Suppressed interactions on the chiral edge

Here, we consider the role of interactions between edge modes. The fidelity of topological state transfer will be dependent on these interactions as they induce decay of the Majorana quasiparticles. Here, we begin by estimating the lifetime of such excitations in the continuum edge setting by taking into account the leading order interaction term. We consider, at T=0, the situation where we tunnel a single-quasiparticle excitation into the chiral edge from an associated spin register. The Hamiltonian characterizing the Majorana edge and its leading order interaction is H=He+H′e.

To evaluate the interaction induced decay rate of the quasiparticles, we use Fermi’s golden rule and consider the relevant interaction matrix elements coupling an incoming excitation γp|Ω〉 with three outgoing (decayed) excitations . The associated decay rate takes the form,

where the δ-function imposes energy conservation and the integrals are 1D, because the quasiparticle is confined to the droplet edge. To evaluate the decay rate, we begin by considering the interaction matrix element,

where we have represented the interaction Hamiltonian in momentum space; by using Wick’s theorem, we can contract the matrix element into a function of two point Majorana correlators. The only terms from this contraction that contribute are connected terms of the form and such terms yield Γλ2p13/ν. The leading order temperature correction in the limit |νp|kT is obtained from a Sommerfeld-type expansion54 and yields equation (10).

Additional information

How to cite this article: Yao, N. Y. et al. Topologically protected quantum state transfer in a chiral spin liquid. Nat. Commun. 4:1585 doi: 10.1038/ncomms2531 (2013).


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We gratefully acknowledge conversations with T. Kitagawa, S. Bennett, P. Maurer, E. Altman, E. Demler, S. Sachdev, M. Freedman and J. Preskill. This work was supported, in part, by the NSF, DOE (FG02-97ER25308), CUA, DARPA, AFOSR MURI, NIST, Lawrence Golub Fellowship, Lee A. DuBridge Foundation, the Sherman Fairchild Foundation, IQIM and the Gordon and Betty Moore Foundation. H.W. was supported by the National Science Foundation through a grant for the Institute for Theoretical Atomic, Molecular and Optical Physics at Harvard University and the Smithsonian Astrophysical Observatory and by a fellowship within the Postdoc Programme of the German Academic Exchange Service (DAAD).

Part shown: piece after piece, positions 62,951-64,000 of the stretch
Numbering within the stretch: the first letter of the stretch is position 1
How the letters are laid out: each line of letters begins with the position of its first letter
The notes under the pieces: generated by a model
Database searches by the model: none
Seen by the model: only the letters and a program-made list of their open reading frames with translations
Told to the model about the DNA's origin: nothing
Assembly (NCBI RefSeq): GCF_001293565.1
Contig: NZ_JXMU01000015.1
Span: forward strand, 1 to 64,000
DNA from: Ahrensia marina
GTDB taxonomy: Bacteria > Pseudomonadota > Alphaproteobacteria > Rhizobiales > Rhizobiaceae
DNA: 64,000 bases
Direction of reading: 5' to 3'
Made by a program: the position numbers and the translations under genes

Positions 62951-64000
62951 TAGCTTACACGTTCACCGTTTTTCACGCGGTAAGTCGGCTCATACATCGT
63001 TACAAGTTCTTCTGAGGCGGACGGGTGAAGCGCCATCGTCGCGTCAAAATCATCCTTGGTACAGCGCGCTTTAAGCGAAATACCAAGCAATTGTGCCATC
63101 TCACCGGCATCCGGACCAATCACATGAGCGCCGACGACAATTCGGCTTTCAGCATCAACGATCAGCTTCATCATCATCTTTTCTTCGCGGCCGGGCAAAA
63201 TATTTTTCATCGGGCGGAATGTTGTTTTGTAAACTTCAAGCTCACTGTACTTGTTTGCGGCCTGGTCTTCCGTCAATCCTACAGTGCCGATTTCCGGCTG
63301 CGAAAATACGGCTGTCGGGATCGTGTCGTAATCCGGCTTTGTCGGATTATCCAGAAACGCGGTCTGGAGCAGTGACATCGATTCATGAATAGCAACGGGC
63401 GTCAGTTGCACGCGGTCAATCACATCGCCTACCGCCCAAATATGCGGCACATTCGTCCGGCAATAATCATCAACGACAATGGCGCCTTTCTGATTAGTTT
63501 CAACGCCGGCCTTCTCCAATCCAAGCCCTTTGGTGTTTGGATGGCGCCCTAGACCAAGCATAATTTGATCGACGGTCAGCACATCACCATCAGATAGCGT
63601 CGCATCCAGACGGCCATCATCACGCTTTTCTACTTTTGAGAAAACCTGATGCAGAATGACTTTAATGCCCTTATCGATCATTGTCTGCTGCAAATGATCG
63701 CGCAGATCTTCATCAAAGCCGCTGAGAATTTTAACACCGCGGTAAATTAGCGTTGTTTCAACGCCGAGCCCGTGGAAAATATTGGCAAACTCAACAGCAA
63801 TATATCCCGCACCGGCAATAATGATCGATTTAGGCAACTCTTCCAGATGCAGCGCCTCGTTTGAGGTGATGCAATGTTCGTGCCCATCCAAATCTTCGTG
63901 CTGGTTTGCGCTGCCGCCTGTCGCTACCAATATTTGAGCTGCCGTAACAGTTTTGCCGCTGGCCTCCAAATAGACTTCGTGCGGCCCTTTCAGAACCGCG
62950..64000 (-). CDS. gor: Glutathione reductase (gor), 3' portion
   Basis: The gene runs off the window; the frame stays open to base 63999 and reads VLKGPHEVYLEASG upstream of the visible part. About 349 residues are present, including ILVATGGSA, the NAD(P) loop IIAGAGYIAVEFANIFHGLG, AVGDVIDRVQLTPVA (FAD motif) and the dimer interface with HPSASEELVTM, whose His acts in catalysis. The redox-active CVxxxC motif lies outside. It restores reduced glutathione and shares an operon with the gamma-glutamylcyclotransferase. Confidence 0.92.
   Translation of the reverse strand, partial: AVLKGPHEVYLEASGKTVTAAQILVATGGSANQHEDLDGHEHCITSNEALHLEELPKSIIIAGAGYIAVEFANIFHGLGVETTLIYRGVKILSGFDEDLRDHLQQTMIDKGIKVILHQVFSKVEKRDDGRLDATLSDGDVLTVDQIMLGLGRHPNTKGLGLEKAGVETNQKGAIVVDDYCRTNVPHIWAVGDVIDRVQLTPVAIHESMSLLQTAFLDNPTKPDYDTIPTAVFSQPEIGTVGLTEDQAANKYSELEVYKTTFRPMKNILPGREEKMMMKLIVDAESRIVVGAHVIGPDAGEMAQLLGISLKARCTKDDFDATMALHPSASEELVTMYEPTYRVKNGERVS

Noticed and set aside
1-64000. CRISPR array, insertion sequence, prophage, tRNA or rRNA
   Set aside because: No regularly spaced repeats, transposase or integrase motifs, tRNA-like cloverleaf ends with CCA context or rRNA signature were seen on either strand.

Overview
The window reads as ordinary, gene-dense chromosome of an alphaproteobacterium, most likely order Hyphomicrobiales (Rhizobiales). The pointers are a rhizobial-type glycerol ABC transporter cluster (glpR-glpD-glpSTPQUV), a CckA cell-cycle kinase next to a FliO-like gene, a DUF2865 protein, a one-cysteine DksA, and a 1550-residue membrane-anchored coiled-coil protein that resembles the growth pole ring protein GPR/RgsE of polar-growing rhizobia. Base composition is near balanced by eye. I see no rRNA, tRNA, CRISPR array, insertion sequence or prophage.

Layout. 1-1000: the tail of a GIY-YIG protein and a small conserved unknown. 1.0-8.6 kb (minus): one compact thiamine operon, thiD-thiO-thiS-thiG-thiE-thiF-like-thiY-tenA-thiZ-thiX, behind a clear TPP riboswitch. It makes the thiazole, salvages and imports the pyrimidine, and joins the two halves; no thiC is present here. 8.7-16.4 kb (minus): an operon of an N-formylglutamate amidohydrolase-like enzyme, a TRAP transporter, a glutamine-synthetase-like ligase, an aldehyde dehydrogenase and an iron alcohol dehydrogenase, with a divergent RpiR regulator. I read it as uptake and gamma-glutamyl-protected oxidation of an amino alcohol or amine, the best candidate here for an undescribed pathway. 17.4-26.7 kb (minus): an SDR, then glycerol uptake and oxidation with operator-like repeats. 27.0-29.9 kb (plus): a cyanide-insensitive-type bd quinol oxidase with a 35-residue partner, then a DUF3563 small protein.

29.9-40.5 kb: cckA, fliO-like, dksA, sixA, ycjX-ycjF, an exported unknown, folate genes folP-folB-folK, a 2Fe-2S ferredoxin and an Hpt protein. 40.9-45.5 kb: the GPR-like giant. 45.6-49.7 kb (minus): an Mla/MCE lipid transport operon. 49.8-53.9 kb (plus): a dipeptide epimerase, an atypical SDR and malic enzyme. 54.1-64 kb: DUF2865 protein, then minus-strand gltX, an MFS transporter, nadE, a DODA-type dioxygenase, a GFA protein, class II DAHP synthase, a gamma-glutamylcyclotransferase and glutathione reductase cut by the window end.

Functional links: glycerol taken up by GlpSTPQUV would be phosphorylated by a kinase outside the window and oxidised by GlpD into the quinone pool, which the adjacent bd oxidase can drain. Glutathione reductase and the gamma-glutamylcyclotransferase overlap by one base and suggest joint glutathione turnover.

Author information

Author notes

    • N.Y. Yao
    •  & C.R. Laumann

    These authors contributed equally to this work


  1. Department of Physics, Harvard University, Cambridge, Massachusetts 02138, USA

    • N.Y. Yao
    • , C.R. Laumann
    • , H. Weimer
    •  & M.D. Lukin
  2. ITAMP, Harvard-Smithsonian Center for Astrophysics, Cambridge, Massachusetts 02138, USA

    • C.R. Laumann
    •  & H. Weimer
  3. Institute for Quantum Information, California Institute of Technology, Pasadena, California 91125, USA

    • A.V. Gorshkov
    •  & L. Jiang
  4. Max-Planck-Institut für Quantenoptik, Hans-Kopfermann-Strase 1, D-85748 Garching, Germany

    • J.I. Cirac
  5. Institute for Quantum Optics and Quantum Information, Austrian Academy of Sciences, Innsbruck A-6020, Austria

    • P. Zoller
  6. Institute for Theoretical Physics, Innsbruck University, Innsbruck A-6020, Austria

    • P. Zoller


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All authors contributed extensively to all aspects of this work.

Competing interests

The authors declare no competing financial interests.

Corresponding author

Correspondence to N.Y. Yao.

Supplementary information

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    Supplementary Information

    Supplementary Figures S1 and S2, Supplementary Discussion and Supplementary Methods